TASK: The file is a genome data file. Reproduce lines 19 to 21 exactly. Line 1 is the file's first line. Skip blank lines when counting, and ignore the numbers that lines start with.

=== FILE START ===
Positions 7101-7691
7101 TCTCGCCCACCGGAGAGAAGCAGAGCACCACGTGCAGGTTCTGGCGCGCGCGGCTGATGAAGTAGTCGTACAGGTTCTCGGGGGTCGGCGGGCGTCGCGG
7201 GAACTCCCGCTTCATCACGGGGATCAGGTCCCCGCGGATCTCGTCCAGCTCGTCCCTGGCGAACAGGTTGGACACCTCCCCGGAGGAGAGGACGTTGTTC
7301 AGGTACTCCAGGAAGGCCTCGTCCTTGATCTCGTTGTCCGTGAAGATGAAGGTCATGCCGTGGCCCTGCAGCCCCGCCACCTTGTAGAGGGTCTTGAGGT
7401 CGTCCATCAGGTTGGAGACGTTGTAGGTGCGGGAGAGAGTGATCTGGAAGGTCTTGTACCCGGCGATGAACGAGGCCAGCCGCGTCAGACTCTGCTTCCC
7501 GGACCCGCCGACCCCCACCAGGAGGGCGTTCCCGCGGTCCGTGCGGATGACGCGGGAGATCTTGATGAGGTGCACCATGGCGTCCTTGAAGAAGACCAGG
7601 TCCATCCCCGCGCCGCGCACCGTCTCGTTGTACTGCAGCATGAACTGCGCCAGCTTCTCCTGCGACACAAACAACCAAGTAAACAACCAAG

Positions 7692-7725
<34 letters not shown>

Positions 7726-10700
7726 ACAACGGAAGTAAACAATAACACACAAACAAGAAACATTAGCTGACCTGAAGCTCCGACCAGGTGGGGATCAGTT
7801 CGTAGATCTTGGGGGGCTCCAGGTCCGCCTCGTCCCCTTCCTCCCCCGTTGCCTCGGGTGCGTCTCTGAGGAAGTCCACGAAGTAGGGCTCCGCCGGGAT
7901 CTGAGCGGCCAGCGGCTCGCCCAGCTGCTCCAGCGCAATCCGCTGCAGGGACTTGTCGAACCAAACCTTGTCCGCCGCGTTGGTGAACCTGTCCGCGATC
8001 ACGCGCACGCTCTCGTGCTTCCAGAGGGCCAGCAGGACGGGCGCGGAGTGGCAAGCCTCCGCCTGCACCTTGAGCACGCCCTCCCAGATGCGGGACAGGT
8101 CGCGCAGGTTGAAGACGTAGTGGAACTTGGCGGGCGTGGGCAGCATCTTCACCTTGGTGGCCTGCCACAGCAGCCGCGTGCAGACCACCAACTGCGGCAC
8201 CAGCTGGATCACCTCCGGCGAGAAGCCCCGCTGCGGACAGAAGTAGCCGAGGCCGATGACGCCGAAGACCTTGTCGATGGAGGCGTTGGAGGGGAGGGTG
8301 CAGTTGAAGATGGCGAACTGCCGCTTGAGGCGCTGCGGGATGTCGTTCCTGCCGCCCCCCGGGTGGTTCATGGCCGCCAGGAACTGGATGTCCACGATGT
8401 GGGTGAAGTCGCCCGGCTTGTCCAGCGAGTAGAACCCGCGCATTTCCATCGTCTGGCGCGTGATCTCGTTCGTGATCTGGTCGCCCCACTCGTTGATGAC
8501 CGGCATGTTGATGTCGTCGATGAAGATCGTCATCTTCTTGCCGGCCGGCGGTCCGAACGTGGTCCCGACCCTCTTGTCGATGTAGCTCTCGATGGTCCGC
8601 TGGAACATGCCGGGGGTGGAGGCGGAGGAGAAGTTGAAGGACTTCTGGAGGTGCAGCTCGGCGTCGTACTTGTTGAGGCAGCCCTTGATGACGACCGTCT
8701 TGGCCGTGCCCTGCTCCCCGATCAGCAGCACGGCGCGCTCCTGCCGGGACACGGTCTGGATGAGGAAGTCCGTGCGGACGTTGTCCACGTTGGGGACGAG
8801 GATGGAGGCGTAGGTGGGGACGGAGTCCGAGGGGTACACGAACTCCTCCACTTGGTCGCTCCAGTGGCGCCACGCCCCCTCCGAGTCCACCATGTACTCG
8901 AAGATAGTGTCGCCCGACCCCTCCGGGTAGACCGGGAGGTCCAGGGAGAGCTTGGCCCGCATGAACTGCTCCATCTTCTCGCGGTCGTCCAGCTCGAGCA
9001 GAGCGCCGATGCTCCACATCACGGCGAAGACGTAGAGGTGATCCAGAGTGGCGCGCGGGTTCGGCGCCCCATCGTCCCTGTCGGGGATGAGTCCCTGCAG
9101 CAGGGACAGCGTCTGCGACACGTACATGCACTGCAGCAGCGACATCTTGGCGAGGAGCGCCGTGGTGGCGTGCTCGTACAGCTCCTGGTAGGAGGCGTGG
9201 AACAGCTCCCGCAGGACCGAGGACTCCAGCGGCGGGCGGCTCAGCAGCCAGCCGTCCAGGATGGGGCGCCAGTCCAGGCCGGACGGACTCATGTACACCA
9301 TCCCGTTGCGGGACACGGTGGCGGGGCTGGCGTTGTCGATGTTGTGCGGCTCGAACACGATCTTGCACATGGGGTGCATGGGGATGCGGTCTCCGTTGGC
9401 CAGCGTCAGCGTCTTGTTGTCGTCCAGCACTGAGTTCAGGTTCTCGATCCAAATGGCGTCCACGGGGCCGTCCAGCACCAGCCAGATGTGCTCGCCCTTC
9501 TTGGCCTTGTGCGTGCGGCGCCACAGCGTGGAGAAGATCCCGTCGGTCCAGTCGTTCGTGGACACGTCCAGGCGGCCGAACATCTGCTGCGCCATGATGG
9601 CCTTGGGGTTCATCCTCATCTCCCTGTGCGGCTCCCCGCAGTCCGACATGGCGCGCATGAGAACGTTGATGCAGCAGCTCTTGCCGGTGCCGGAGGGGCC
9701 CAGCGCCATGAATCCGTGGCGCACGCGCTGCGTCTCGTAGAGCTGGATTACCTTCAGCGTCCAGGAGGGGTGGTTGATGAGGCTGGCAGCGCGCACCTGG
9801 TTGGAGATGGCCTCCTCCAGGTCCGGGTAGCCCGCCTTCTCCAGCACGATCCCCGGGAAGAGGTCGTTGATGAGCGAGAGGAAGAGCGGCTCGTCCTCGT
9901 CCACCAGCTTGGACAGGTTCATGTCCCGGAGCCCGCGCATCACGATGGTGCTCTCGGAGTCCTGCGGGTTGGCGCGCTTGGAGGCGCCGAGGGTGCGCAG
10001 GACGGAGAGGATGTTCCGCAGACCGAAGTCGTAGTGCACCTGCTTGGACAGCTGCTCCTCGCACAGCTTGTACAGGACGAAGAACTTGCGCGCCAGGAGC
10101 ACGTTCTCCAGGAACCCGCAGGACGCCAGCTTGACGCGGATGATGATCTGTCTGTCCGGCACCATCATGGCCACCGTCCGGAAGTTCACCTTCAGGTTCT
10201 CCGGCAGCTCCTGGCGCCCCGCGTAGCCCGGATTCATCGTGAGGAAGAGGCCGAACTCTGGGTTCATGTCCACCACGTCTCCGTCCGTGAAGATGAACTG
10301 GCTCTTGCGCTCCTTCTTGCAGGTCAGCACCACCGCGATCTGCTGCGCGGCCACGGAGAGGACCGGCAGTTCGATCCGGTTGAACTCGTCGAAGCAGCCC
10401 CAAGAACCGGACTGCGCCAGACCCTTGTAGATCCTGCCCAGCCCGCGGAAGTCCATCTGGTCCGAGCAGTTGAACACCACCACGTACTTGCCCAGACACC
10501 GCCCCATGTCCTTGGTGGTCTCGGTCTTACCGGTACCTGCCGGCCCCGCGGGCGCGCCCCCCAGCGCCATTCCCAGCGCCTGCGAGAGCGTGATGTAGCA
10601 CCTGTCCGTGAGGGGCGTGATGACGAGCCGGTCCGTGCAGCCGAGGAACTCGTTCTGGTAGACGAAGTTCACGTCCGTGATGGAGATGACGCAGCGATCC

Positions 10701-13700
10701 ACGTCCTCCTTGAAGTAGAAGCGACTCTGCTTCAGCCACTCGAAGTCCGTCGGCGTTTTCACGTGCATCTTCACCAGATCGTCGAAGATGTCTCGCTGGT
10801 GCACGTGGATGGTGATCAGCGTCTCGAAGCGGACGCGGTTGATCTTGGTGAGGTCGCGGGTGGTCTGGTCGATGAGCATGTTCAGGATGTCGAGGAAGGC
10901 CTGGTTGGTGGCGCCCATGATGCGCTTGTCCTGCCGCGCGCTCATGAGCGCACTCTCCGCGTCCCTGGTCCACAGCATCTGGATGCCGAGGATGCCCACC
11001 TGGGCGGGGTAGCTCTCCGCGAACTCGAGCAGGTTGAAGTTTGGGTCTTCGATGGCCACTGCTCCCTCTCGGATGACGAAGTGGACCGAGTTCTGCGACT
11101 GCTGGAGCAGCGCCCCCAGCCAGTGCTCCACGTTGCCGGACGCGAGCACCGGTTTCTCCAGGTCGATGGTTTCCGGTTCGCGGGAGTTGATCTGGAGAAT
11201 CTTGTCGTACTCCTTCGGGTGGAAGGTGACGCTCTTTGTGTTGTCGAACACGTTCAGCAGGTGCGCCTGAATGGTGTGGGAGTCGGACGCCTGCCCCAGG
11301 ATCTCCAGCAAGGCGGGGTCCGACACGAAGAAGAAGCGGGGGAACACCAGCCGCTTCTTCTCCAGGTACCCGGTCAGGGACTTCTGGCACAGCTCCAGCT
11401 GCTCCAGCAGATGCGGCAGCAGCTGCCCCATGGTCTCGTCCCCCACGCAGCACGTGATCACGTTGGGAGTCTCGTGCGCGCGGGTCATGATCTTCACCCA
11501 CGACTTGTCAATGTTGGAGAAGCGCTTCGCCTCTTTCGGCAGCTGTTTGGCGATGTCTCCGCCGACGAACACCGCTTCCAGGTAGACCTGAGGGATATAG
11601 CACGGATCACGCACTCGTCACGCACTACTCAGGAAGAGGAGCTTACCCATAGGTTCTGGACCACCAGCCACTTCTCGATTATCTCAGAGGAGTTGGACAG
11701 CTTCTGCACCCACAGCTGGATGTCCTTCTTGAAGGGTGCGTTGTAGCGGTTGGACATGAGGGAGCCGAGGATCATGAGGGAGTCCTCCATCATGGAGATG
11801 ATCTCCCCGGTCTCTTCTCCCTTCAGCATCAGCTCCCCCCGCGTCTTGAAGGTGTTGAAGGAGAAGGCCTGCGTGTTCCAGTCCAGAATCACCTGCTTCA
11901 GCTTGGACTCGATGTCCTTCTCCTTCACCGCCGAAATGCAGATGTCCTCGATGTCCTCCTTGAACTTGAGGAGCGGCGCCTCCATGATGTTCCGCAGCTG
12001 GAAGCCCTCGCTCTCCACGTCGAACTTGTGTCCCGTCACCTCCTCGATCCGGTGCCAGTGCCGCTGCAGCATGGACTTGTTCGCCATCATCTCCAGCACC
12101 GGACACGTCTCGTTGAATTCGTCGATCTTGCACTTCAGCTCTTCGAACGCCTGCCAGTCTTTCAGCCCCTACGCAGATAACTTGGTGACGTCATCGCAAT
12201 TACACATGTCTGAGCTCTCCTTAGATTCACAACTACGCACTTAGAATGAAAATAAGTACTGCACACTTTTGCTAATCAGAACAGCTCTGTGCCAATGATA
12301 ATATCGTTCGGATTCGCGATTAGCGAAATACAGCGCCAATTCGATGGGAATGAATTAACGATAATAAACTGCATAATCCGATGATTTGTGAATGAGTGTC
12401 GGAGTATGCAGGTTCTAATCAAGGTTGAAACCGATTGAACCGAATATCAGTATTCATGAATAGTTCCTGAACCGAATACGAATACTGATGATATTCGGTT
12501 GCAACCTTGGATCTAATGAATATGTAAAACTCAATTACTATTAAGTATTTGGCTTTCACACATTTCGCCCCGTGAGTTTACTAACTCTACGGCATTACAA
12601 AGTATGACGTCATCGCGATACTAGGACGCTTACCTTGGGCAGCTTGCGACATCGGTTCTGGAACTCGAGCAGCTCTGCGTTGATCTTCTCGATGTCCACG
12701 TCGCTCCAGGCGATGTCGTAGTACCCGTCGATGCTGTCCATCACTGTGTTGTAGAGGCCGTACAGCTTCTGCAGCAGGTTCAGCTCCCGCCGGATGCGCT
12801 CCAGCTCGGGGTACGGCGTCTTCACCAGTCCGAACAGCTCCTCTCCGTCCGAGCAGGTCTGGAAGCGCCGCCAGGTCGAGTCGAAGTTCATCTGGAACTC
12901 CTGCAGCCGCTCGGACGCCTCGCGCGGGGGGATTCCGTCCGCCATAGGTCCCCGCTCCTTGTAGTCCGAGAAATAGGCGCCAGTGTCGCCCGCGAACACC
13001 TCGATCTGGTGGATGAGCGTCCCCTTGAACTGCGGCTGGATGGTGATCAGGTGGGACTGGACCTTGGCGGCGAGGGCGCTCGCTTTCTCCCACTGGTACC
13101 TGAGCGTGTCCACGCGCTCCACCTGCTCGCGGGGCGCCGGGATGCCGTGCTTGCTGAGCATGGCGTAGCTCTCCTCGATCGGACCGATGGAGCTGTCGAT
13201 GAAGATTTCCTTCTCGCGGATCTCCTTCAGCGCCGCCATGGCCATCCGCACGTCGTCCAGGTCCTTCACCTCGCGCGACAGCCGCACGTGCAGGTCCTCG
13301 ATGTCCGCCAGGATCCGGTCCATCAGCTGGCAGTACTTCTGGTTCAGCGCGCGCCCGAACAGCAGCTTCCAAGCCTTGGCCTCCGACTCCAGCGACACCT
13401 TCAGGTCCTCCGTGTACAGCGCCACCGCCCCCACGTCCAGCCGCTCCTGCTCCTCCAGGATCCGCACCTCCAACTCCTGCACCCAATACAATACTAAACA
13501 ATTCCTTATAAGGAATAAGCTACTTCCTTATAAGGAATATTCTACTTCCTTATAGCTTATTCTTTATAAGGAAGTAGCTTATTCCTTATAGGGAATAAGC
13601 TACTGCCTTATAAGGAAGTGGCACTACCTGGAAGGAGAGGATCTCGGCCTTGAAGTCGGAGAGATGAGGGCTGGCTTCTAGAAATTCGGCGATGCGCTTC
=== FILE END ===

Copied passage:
8501 CGGCATGTTGATGTCGTCGATGAAGATCGTCATCTTCTTGCCGGCCGGCGGTCCGAACGTGGTCCCGACCCTCTTGTCGATGTAGCTCTCGATGGTCCGC
8601 TGGAACATGCCGGGGGTGGAGGCGGAGGAGAAGTTGAAGGACTTCTGGAGGTGCAGCTCGGCGTCGTACTTGTTGAGGCAGCCCTTGATGACGACCGTCT
8701 TGGCCGTGCCCTGCTCCCCGATCAGCAGCACGGCGCGCTCCTGCCGGGACACGGTCTGGATGAGGAAGTCCGTGCGGACGTTGTCCACGTTGGGGACGAG